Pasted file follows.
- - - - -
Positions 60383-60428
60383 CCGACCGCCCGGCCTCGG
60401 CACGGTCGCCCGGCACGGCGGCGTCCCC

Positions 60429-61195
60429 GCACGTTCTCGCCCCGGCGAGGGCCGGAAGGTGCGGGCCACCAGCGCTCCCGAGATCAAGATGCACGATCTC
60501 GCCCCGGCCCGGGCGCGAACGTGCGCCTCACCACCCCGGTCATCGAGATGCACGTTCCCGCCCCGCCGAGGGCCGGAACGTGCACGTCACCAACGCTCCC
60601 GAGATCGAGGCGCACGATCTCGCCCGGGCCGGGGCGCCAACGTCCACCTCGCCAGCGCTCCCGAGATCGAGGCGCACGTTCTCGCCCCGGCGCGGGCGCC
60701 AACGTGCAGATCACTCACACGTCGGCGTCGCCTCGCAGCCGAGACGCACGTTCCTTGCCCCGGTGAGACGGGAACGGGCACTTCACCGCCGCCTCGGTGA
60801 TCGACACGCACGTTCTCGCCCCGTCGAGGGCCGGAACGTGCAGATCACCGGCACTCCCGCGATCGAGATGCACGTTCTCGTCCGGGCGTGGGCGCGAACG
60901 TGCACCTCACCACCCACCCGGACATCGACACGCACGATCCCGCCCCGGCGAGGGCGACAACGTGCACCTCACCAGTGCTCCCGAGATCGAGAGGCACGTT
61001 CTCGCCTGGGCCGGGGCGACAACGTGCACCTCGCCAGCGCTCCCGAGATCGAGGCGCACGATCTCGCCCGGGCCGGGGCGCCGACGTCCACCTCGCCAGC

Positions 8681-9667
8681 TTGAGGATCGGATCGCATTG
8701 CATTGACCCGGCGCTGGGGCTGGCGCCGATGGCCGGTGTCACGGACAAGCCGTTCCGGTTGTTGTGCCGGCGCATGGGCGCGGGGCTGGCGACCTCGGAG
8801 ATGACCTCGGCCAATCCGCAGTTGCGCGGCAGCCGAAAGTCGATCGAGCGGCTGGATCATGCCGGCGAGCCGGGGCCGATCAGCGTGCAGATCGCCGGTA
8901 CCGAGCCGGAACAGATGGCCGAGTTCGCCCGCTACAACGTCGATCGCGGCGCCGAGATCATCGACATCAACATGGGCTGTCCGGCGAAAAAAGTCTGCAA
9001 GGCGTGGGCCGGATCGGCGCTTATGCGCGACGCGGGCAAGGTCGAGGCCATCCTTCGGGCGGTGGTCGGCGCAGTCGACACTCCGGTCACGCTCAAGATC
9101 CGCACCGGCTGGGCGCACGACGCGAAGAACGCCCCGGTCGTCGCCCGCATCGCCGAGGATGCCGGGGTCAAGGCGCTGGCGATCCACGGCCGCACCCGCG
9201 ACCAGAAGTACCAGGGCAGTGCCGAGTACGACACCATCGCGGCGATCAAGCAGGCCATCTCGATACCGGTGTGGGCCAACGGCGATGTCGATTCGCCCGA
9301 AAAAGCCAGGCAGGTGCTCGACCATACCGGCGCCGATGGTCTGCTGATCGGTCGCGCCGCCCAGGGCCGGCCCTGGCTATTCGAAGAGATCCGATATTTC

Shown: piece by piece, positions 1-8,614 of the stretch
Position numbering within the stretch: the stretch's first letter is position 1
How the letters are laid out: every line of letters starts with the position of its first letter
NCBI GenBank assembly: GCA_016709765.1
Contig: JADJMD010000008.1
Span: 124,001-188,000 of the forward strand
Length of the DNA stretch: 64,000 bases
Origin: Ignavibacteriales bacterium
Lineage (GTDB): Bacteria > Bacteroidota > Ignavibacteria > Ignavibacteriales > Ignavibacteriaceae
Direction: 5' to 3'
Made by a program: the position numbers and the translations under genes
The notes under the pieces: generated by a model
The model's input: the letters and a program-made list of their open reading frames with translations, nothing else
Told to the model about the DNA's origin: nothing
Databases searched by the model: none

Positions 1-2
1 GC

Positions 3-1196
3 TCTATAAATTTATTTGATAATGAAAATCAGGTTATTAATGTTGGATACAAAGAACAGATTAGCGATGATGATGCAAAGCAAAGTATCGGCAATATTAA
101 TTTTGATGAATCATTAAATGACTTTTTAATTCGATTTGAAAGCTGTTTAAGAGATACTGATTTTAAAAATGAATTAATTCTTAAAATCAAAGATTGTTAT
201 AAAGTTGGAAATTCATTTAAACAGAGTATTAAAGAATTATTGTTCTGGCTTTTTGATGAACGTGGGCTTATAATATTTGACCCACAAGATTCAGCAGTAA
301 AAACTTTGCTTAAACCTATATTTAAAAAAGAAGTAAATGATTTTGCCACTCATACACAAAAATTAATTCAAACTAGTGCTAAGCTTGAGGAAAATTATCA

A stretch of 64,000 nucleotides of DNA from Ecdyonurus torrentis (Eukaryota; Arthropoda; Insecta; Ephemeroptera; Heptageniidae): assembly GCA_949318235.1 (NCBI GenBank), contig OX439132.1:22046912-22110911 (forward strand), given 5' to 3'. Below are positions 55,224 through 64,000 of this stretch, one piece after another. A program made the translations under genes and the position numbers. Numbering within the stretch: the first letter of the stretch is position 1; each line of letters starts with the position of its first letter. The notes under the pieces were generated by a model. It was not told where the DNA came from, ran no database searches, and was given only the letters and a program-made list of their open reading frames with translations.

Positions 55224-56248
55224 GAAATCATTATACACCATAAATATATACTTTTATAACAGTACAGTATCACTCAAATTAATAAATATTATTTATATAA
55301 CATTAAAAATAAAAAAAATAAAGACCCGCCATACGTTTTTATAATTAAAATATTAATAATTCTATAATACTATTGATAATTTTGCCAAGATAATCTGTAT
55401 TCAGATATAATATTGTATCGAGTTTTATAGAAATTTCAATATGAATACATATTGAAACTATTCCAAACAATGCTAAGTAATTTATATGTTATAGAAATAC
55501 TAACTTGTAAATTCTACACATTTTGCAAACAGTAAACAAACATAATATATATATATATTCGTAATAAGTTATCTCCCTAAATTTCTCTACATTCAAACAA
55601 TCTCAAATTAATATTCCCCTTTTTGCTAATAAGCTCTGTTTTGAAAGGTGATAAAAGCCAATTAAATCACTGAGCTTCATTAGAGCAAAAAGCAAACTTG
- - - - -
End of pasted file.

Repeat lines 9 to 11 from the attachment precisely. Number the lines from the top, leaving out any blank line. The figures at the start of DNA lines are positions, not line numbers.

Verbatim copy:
60801 TCGACACGCACGTTCTCGCCCCGTCGAGGGCCGGAACGTGCAGATCACCGGCACTCCCGCGATCGAGATGCACGTTCTCGTCCGGGCGTGGGCGCGAACG
60901 TGCACCTCACCACCCACCCGGACATCGACACGCACGATCCCGCCCCGGCGAGGGCGACAACGTGCACCTCACCAGTGCTCCCGAGATCGAGAGGCACGTT
61001 CTCGCCTGGGCCGGGGCGACAACGTGCACCTCGCCAGCGCTCCCGAGATCGAGGCGCACGATCTCGCCCGGGCCGGGGCGCCGACGTCCACCTCGCCAGC